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There is almost not a single house that didn’t have a moisture issue. Unfortunately, the moisture doesn’t just come and go – it leaves mold behind. Exposure to mold can cause many health issues, including breathing difficulties, headaches and skin and eye irritation. As a conscious consumer, you probably won’t want to worsen these symptoms with heavy chemicals contained in most commercial mold treatments. Luckily, there are healthier ways to deal with this problem. Here are some organic remedies for this unsightly and hazardous threat.
A wet environment is the empire of mold and mildew—they grow and thrive in it. You can help cut this problem off at its root by removing the moisture from the space. Invest in a dehumidifier, which should keep humidity levels below 50 percent (the threshold for mold growth), and you won’t have to use chemicals or toxins to get rid of this menace. Also, dry the space as much as you can by opening the windows regularly, using ventilation fans, and checking for leaky plumbing.
Another neat machine that can contribute to your cause is an air-purifier. It will help eliminate persistent mold and mildew spores, and keep health risks at a minimum.
Unfinished tiles and unsealed grout in the bathroom and the kitchen leave the door open for mold and mildew growth. You’ll notice such issues if the grout is holding water for longer than it should, or if it’s staining. Luckily (for clay tiles, at least) there’s a natural way to reseal them with boiled linseed oil and melted beeswax.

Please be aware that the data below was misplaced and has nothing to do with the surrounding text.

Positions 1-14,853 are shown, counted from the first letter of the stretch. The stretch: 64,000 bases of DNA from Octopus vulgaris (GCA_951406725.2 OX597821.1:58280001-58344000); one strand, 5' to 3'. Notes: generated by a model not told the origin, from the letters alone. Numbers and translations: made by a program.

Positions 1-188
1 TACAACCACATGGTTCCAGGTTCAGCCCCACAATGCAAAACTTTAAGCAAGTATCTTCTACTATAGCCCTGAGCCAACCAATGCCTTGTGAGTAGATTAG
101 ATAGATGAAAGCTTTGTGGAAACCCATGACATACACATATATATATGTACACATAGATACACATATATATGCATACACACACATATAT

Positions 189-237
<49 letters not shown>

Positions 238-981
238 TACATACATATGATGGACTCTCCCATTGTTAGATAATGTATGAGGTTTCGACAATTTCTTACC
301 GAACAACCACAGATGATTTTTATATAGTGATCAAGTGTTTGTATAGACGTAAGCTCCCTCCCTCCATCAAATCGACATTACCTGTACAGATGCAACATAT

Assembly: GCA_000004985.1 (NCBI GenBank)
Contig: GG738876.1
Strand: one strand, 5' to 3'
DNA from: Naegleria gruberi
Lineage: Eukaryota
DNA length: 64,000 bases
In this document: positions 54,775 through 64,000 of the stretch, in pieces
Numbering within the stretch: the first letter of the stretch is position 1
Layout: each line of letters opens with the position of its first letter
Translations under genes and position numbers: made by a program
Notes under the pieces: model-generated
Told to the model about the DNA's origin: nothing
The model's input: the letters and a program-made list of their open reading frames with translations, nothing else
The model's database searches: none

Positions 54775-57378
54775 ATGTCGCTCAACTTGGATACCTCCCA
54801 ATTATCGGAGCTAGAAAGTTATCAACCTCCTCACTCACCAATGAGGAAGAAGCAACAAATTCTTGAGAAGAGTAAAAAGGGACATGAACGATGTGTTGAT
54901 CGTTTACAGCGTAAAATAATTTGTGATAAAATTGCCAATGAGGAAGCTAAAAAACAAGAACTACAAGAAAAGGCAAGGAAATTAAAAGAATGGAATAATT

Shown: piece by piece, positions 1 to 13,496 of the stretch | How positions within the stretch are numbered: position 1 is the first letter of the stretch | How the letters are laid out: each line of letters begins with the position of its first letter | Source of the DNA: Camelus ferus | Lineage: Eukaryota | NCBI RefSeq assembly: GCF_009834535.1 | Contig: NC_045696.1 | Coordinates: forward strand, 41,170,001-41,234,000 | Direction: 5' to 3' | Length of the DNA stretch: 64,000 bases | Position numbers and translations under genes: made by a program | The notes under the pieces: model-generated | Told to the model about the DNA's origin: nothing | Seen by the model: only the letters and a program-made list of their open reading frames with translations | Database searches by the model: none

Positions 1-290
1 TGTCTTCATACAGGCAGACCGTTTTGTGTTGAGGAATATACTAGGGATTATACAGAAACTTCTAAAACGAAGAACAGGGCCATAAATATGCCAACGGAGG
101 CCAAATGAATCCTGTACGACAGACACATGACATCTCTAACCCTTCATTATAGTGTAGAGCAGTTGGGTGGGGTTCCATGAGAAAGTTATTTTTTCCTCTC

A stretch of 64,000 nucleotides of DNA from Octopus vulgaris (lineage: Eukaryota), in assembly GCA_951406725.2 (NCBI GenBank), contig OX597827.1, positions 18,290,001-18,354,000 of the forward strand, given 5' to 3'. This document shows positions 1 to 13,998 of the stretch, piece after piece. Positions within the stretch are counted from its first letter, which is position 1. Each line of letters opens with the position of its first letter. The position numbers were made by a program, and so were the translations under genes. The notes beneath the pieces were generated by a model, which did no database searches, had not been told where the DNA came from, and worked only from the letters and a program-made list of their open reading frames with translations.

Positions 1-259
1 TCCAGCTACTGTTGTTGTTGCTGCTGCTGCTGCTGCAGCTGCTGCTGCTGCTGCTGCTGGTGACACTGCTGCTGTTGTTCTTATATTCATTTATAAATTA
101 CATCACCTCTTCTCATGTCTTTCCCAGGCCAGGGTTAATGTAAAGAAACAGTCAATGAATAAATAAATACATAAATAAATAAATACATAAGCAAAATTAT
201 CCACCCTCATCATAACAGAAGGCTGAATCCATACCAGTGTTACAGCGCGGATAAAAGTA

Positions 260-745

If you are a natural cleaning devotee, then you surely know that plain white vinegar is one of the best natural cleaners you can find. Since it’s naturally antibacterial, you don’t have to mix it with any other ingredient. Just pour the vinegar into a spray bottle and apply directly on the mold and mildew “colonies.” Let it sit for a couple of minutes and then wipe it away with a sponge or a cloth.
Tea tree oil is an all-natural fungicide. To use it for cleaning mold, you’ll need to mix it with water (around ten drops of oil in a spray bottle of water). Spray it onto surfaces affected with mold and mildew and leave it to do its work. Afterwards, scrub the surface a bit, and apply again if necessary.
Tea tree oil is great, but it can leave a strong scent behind. Enter grapefruit seed extract, which is its odorless alternative. Just as with tea tree, you’ll need to mix the extract (20 drops) with water (spray bottle) and then apply it directly to the mold.
Use this just as you would vinegar, clean and undiluted. If you don’t have ethanol handy, it’s easy to find at most stores.
As you see, killing mold without killing the environment is quite possible, and even affordable, since most of the ingredients you need, you already have. Just remember, fighting the cause is just as important, if not more, as fighting the consequences, so get rid of the humidity in the house too.
Zoe Clark is an environmentalist, home decorator and DIY enthusiast. She is a visual storyteller and aesthetician by heart who often writes about decorating and DIY ideas. She loves sparking creativity in people and giving them ideas for their own spaces.
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